How I Ended this Summer (Как я провёл этим летом) Made in: Russia Language: Russian Director: Alexei Popogrebski Starring: Sergei Puskepalis, Grigoriy Dobrygin, Igor Csernyevics, Ilya Sobolev, Artyom Tsukanov, a polar bear Year: 2010
Synopsis: On an isolated Russian island somewhere in the Arctic Circle, Sergei (Sergei Puskepalis), a meteorologist, lives and works with his young assistant Pavel (aka Pasha, played by Grigoriy Dobrygin).
The work they do is never fully explained, but has to do with taking sensitive radiation and weather readings (I think). The data they collect has to be taken at specific times of the day, and is then transmitted to meteorologists at another station via regular radio calls.
Although the job is vital, it is mostly tedious and incredibly dull. The mostly humorless Sergei takes the job seriously, as it is pretty much his life's work. It appears that he's spent most of his professional life at that arctic post, and follows a very strict routine.
Pasha, on the other hand, (whom we Westerners might identify as a student intern), spends most of his downtime playing online video games, listening to rock music, and generally running around and slacking off. On more than several occasions, Sergei has to get him back in line.
While Sergei is away on an unauthorized fishing trip, Pasha is left in charge of the ramshackle arctic station. He gets a radio call informing him that Sergei's wife and young son have been in a horrible accident, and that Sergei is to be shipped off the island as soon as a vessel can be sent to fetch them.
Disturbed by the news, Pasha writes down the message. When he misses several crucial data readings due to oversleeping, Pasha scrambles to fudge the data in his log book (just as Sergei returns). He doesn't tell Sergei the serious news either. Again, it's not 100% clear as to why.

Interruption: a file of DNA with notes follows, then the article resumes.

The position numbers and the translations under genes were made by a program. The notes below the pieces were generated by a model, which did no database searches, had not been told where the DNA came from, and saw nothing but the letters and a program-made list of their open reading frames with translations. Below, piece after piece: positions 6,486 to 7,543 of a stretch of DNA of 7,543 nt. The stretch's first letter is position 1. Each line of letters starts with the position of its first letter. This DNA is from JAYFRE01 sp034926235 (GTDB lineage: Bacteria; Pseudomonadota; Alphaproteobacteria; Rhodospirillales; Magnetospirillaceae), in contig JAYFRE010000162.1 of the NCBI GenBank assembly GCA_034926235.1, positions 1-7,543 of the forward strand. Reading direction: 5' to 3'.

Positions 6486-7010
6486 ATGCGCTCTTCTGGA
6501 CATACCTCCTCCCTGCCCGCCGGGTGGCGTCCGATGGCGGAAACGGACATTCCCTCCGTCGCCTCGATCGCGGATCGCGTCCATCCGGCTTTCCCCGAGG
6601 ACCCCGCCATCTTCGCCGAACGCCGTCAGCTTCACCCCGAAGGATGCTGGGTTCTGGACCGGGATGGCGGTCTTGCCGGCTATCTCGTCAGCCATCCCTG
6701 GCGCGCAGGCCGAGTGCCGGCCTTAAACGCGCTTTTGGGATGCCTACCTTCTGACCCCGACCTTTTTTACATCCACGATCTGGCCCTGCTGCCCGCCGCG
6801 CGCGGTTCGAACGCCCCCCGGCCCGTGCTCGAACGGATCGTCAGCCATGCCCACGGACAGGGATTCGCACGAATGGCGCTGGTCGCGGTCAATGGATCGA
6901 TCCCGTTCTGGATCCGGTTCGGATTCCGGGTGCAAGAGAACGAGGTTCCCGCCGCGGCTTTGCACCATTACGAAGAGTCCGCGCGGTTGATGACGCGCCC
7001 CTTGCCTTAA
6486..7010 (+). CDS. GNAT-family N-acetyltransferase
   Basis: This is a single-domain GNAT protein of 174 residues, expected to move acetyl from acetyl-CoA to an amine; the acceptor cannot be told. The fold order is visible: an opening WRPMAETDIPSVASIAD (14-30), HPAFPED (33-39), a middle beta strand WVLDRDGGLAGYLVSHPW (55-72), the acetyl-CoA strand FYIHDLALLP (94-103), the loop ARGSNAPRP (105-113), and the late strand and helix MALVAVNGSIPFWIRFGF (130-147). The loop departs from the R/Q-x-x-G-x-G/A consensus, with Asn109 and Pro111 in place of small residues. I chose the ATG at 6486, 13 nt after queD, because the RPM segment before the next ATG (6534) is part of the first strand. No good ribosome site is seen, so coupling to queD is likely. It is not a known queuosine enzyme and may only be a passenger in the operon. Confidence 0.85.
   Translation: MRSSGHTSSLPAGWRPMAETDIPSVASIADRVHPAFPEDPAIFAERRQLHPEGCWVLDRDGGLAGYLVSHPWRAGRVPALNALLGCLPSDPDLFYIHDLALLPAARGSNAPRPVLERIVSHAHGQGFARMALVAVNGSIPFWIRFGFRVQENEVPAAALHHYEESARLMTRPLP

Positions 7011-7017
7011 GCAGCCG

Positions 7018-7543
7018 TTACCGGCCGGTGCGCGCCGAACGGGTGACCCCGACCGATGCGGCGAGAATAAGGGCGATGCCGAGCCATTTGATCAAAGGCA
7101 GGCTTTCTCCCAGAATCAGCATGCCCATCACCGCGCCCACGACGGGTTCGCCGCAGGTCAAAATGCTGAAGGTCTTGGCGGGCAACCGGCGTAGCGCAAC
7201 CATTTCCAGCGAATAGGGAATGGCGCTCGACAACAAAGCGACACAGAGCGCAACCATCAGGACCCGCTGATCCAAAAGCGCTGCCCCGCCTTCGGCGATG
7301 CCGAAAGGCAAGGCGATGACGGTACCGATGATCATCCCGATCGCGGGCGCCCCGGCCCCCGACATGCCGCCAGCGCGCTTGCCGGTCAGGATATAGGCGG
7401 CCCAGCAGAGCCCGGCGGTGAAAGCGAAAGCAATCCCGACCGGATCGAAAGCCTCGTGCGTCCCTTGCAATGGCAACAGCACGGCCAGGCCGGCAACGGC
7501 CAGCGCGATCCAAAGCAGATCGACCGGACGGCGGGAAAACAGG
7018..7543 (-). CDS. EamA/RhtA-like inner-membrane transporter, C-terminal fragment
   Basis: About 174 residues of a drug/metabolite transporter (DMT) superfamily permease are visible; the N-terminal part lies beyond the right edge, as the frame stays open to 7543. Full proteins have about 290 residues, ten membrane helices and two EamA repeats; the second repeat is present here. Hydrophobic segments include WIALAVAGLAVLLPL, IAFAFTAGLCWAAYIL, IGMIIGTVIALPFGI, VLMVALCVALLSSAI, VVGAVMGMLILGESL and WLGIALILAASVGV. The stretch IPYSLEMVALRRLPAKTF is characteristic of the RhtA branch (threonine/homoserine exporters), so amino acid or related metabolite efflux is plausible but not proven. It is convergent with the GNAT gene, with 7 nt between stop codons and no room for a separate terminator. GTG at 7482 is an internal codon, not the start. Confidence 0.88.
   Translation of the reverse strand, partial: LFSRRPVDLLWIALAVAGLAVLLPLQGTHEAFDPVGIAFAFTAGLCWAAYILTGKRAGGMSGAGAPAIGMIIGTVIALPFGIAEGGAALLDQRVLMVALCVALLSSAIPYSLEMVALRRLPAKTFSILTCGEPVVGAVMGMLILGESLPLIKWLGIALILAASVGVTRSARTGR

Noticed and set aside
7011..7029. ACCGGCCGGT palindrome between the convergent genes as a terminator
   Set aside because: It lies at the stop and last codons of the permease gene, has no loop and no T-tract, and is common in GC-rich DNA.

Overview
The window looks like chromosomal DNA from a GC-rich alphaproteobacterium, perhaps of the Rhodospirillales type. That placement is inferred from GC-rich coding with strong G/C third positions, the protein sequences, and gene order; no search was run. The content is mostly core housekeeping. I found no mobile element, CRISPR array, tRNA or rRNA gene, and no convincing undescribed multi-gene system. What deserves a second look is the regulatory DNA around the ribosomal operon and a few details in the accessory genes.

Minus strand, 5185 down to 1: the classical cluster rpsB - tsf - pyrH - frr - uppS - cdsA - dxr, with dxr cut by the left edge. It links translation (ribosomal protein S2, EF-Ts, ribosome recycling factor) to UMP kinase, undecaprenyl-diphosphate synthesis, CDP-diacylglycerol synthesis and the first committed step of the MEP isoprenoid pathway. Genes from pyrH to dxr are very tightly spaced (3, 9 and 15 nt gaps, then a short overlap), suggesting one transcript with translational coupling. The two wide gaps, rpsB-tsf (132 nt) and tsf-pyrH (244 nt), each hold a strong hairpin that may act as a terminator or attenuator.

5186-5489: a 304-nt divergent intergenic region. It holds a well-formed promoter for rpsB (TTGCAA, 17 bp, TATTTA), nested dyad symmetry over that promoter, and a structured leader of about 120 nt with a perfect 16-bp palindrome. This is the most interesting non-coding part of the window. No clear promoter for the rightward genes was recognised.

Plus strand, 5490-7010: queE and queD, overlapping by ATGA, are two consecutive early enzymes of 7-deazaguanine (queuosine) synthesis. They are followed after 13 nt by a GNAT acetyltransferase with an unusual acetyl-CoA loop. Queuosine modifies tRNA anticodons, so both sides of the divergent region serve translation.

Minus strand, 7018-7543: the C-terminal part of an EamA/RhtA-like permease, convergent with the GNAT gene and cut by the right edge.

The cover-up compels Pasha to tell more lies, and then the situation comes to a breaking point...sort of.
Remarks: How I Ended this Summer is very well-filmed. The cinematography is gorgeous, and we even get to see a polar bear!
There are only two main characters, and both actors do a great job. How I Ended this Summer is clearly a foreign film intended for art-house aficionados, but director Alexei Popogreski seems to have mainstream viewers in mind by his use of pop culture references (rock music, video games, etc).
But those references serve to build Pasha's character and drive the story, rather than being pandering non-sequiters.
Popogreski also does a convincing job creating a sense of bleak isolation, and the viewers will really get the sense that they're stuck out in the middle of nowhere.
Subtlety and nuance are two important ingredients that make artistic films effective. But in the case of How I Ended the Summer, there are almost too many unanswered questions.
For instance, there is an "isotope beacon," which is large metal thing sitting on a ridge somewhere. Pasha goes up there every once in a while to take readings with a Geiger counter. The beacon is apparently emitting radiation into the atmosphere. But WHY is it there? What does it do? Is this part of some sort of environmental message? Some sort of secret experiment?
I suppose it could be there for purposes of experimentation but since it's clearly radioactive, I find it surprising that they'd allow a guy like Pasha near it.
What many viewers might find frustrating about How I Ended this Summer is the motivation behind Pasha's decision to not tell Sergei the serious news about Sergei's family. I suppose there are a number of possible explanations, but within the context of what Popogreski shows us there are no satisfying answers or refutations to the viewer who stands up (like me), shakes his fist at the screen, and yells: "JUST TELL HIM!"
Who would like this film: How I Ended this Summer is for you if you really enjoy foreign films, art house cinema, and movies that are really, really open to interpretation (and movies that are slow).
The characters are strong, but many of the ambiguities (whether intentional or otherwise) will be puzzling, unsatisfying, (and really frustrating) to many. Yet those same ambiguities can also be used as arguments by those who believe the film is a masterpiece.
I'd recommend this one to film connoisseurs and film scholars, but not so much for the average movie fan.